Professor Tim Wu at Columbia had an op-ed in the New York Times yesterday arguing against First Amendment protections for “automated” speech. Here’s the argument distilled:
As a matter of legal logic, there is some similarity among Google, Ann Landers, Socrates and other providers of answers. But if you look more closely, the comparison falters. Socrates was a man who died for his views; computer programs are utilitarian instruments meant to serve us. Protecting a computer’s “speech” is only indirectly related to the purposes of the First Amendment, which is intended to protect actual humans against the evil of state censorship. The First Amendment has wandered far from its purposes when it is recruited to protect commercial automatons from regulatory scrutiny.
For the uninitiated, this is all coming up in the context of regulatory investigations of Google’s search engine results, which are looking at whether Google tweaks its search mechanism to favor its own interests. Although the precise method by which Google identifies and ranks its search results is a closely kept secret, we do know that it is based on algorithms that reflect human judgment about what individuals would find most useful.
The ACLU has no current position on the First Amendment status of Google’s search algorithm. That said, and with respect, I think Professor Wu may be jumping the gun, at least when it comes to search engines and his drawing a bright line between “automated” speech, which he says is undeserving of First Amendment protection, and human speech, which of course is.
There are many different “types” of automated speech. In fact, Professor Wu gives three examples at the beginning of his column (GPS navigation, spellcheckers and recommendations for new friends by Facebook). One of these, the route mapped out by a GPS navigation system, serves as a good counterpoint to search engine algorithms to explore the various First Amendment considerations here. (Importantly, I’m not even arguing that GPS results are unprotected; they very well may be. The point that I make below is that the argument for search engine protection is even more compelling in light of the human creativity and ingenuity required to rank results effectively.)
There is a qualitative difference between Google search and a navigation system. At base, the difference comes down to complexity—but it’s more profound than that. When you search for directions between 123 Main Street and 456 Skid Row, the possible routes that the computer is going to spit back are relatively few. Although the computer may “smartly” suggest an alternate route to avoid traffic, the actual process is devoid of human judgment.
Now, when you’re talking about a search algorithm, the actual process may be automated (Google has enormous server farms that are indexing websites, tracking search queries and ranking possible results, without any human intervention). But the underlying logic that generates the best results is a matter of human judgment.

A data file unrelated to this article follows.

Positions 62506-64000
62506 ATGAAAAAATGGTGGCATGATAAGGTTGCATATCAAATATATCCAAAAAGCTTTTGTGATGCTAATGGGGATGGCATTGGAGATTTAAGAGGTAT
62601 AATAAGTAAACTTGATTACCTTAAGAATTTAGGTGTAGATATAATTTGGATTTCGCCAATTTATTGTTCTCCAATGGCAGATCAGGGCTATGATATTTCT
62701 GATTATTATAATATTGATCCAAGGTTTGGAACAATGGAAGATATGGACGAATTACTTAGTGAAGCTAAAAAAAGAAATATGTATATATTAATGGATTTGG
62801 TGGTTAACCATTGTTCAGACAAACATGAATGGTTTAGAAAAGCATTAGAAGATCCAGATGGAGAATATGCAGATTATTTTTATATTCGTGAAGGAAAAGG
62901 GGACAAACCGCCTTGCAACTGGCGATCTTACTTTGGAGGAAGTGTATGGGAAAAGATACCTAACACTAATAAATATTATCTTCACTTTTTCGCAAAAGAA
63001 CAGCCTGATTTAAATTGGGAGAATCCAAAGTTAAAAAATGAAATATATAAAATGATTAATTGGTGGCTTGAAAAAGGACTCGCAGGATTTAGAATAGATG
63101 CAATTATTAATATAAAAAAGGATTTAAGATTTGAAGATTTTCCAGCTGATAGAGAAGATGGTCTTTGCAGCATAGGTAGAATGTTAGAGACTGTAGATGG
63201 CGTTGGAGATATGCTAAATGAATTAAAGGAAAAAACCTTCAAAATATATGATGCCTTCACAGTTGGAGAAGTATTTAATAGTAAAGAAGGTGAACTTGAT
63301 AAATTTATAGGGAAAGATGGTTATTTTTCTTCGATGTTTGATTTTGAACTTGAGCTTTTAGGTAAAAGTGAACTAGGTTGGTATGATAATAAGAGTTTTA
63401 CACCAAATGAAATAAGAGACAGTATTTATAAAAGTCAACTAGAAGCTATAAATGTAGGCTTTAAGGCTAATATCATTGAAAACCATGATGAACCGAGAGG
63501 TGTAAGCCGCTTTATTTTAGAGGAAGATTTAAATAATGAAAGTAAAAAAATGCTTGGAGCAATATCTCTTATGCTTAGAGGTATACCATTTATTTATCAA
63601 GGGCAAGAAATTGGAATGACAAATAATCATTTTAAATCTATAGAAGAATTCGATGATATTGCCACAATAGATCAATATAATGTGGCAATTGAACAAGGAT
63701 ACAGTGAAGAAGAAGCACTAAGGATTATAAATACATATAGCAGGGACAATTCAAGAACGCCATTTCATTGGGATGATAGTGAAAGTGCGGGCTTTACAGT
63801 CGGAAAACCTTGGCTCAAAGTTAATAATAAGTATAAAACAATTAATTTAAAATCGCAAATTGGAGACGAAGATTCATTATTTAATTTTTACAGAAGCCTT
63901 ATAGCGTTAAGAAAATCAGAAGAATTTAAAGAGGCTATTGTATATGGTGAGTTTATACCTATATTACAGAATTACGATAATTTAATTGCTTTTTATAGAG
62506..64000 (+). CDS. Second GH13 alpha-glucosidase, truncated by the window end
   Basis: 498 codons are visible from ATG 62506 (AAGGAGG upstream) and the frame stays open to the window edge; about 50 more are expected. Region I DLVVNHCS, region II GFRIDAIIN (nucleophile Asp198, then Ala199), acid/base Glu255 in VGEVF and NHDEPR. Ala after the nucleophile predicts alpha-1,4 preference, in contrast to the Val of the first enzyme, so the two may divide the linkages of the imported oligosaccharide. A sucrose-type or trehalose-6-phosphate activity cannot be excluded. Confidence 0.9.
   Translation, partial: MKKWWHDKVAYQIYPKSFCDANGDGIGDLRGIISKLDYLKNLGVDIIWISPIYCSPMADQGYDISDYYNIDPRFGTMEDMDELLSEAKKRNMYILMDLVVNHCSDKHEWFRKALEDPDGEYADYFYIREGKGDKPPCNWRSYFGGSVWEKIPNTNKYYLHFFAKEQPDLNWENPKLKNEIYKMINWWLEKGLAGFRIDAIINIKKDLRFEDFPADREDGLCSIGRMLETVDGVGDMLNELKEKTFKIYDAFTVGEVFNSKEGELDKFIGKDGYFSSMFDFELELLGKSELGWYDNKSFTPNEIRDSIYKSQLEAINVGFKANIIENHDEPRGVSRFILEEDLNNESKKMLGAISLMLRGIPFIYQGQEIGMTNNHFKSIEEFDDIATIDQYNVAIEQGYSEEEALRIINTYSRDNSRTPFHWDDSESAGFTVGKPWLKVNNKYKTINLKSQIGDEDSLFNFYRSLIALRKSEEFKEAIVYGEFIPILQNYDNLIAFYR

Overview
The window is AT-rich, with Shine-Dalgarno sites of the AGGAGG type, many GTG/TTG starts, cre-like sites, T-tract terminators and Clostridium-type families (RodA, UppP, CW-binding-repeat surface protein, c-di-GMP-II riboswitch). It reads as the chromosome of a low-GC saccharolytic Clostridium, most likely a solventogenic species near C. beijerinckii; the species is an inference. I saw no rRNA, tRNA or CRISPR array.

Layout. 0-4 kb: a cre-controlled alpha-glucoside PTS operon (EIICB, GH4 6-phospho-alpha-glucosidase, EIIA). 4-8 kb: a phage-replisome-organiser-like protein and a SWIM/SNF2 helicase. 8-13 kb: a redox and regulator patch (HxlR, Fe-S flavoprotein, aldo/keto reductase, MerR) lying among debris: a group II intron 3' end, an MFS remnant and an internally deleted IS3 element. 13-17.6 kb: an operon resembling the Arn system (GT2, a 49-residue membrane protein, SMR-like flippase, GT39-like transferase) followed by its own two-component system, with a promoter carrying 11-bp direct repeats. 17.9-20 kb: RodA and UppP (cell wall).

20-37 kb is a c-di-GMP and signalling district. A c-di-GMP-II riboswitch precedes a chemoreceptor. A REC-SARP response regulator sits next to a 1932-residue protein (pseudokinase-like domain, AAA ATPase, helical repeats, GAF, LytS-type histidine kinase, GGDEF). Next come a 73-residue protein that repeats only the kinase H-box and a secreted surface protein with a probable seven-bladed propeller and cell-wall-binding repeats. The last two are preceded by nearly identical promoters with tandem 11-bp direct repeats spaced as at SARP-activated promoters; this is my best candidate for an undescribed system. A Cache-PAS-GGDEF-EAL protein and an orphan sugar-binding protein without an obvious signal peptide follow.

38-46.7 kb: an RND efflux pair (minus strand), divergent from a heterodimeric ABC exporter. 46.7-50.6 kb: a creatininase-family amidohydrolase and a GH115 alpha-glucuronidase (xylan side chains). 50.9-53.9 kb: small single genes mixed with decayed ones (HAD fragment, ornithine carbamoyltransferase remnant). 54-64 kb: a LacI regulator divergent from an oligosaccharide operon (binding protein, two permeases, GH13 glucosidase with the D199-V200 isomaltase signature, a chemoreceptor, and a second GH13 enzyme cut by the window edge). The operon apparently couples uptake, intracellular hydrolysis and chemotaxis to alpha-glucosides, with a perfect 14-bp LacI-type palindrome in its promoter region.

In essence, Google search is a lot like the old text adventure games from the late 1970s and early 1980s (the iconic example being, of course, “Adventure”). When the game’s running in your CPU, there is obviously no human intervention. But, the underlying mechanics of the game are entirely the product of human judgment and intuition. In order to navigate your character in the game world, you need to enter text commands. The programmer needs to creatively anticipate, based on an intuitive understanding of human interaction, what text command a player is likely to enter. Based on that understanding, the commands “travel north” and “go up” would be programmed to achieve the same result (this gets even more complicated when you get into non-directional commands).
This is very different than a GPS system, which relies on entirely natural phenomena to drive its results (it takes no human intervention to calculate the quickest routes once you’ve taken into account traffic, construction, weather and other natural elements).
Another, more fanciful, example (though certainly not outside the realm of near-term possibility, see, e.g. IBM’s Jeopardy computer) is an automated “op-ed” machine. Imagine I could program a computer with various baseline opinions (the computer would know, for instance, that I’m against the death penalty). I could then correlate those opinions with other opinions (an individual who opposes the death penalty probably has a problem with solitary confinement). Based on those human-derived linkages in the computer algorithm, the computer could conceivably generate an opinion column on another subject that is entirely “automated,” but also entirely the product of human judgment. Science fiction aside, would anyone doubt that an automated op-ed should receive the same First Amendment protection as a human-generated op-ed?
Of course, things get even more complicated when we start talking about artificial intelligence, but we don’t even have to go there. The fact is, “automated” speech is a reflection of human judgment, creativity and ingenuity. To summarily banish it from the ambit of the First Amendment would be a radical step. As with all First Amendment questions, it’s exceedingly difficult to draw clear lines—and we shouldn’t try. Automated speech is as complicated as human speech, and the law should reflect that complexity.